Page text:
“An experience makes its appearance only when it is being said. And unless it is said it is, so to speak, non-existent.”
“The truth is if you really care about the quality of somebody’s life as much as you care about the quality of your own, you have it made,” Edie Windsor observed as she won the equality of modern love. But how wired by nature and primed by culture are we really to uphold true equality for our fellow human beings?
That’s what Hannah Arendt (October 14, 1906–December 4, 1975) explores in a letter found in Between Friends: The Correspondence of Hannah Arendt and Mary McCarthy (public library) — the remarkable volume that gave us Arendt’s cautionary advice on love and McCarthy on human nature, moral choice, and how we decide whether evil is forgivable.
In their correspondence, Arendt and McCarthy often used each other’s published works and works in progress as a springboard for soaring meditations on various philosophical questions and existential puzzlements. It is in this spirit that Arendt reflects on some of the themes in McCarthy’s just-published fifth novel, the influential and controversial Birds of America. She writes in a letter from May 28, 1971:
The apparent paradox: misanthropy plus love of solitude versus equality. The passion for equality says: I want to be like everybody else out of pride. To be superhuman would be monstrous. Nothing can be greater than to be truly human. The lover of equality actually says: I want everybody, literally everybody, to be like me, and whether this works out or not, I am going to live according to this assumption. Another kind of life would not be worthwhile. This is no paradox; it only comes into conflict with society.
Darning a further hole of inquiry into the assumed fabric of society and its false polarities, Arendt adds:
I want to quarrel with your opposition of culture and nature. Culture is always cultivated nature — nature being tended and being taken care of by one of nature’s products called man. If nature is dead culture will die too, together with all the artifacts of our civilization.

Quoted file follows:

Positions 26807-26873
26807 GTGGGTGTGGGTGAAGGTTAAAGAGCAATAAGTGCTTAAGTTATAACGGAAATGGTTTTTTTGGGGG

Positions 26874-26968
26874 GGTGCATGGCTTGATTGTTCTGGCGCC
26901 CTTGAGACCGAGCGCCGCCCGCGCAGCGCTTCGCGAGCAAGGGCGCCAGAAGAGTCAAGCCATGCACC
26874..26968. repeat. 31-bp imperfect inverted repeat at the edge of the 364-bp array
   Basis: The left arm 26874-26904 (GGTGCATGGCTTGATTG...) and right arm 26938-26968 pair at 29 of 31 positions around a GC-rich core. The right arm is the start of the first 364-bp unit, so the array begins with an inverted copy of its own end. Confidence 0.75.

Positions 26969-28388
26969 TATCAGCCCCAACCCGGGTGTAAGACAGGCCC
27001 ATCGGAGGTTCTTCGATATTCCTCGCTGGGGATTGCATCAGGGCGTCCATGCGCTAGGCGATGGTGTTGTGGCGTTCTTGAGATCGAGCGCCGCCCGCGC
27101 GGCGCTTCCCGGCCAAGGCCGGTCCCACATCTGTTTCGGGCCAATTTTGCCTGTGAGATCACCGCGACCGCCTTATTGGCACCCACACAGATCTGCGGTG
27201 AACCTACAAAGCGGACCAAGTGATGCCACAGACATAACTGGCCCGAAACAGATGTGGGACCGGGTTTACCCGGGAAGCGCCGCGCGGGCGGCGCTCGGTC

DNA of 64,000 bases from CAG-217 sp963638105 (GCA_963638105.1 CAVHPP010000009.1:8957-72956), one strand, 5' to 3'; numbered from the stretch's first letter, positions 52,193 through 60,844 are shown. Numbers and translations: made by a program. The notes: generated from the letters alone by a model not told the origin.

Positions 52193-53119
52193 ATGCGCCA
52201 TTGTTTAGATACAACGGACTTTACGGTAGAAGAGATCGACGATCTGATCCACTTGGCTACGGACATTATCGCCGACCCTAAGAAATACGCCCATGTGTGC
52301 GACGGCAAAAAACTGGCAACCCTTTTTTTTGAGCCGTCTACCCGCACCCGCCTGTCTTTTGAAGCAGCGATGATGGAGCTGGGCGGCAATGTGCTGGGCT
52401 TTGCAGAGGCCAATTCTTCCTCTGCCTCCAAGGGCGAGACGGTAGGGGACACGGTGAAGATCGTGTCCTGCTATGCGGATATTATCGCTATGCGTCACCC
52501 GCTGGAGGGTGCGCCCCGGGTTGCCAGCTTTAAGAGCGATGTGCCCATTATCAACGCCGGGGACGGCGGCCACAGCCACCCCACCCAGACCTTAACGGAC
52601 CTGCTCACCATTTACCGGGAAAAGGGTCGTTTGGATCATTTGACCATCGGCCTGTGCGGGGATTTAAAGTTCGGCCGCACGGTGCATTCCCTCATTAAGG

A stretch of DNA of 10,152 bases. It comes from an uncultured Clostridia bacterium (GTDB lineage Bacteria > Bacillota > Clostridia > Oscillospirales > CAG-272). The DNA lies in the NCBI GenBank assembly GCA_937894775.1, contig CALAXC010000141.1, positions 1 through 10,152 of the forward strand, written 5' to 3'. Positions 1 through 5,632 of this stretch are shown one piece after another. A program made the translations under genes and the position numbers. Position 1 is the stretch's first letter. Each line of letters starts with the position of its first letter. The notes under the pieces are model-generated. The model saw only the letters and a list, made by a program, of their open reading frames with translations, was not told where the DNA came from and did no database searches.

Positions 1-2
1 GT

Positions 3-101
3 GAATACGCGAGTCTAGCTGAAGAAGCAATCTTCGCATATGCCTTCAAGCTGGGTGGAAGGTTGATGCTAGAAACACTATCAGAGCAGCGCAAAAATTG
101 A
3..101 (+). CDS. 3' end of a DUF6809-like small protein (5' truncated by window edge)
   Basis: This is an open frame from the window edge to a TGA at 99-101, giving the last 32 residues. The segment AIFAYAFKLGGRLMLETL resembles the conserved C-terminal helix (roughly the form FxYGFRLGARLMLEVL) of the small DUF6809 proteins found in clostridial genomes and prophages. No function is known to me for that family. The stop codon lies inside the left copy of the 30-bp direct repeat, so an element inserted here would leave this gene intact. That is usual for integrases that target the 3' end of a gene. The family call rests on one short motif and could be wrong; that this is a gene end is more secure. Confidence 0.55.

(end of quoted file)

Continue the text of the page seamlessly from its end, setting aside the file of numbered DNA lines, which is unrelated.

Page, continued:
This might seem like an obvious truth, but it is also a great truth. (I am reminded here of Aldous Huxley’s assertion that “all great truths are obvious truths, but not all obvious truths are great truths.”) More important, not only was this truth far from obvious at the time, but it had only just begun to shed the guise of the radical — Arendt is providing the theoretical formulation of the empirical case biologist Rachel Carson had so movingly made a decade earlier with the revolutionary release of Silent Spring.
But in the same letter, Arendt shines a sidewise gleam on a truth even more radical — the idea that language isn’t a synthetic layer over reality manufactured by humans but the natural mechanism by which we confer reality upon our own existence. In another reflection on McCarthy’s novel, Arendt writes:
I love the passage about language, giving you messages, being a repository of everything on the verbal level that has been experienced by human beings… An experience makes its appearance only when it is being said. And unless it is said it is, so to speak, non-existent.
One can’t say how life is, how chance or fate deals with people, except by telling the tale.
Complement this particular portion of the thoroughly stimulating Between Friends with Toni Morrison on the power of language and Ursula K. Le Guin on how words dignify our existence, then revisit Arendt on lying in politics, how tyrants use isolation as a weapon of oppression, the crucial difference between truth and meaning, and our only effective antidote to the normalization of evil.
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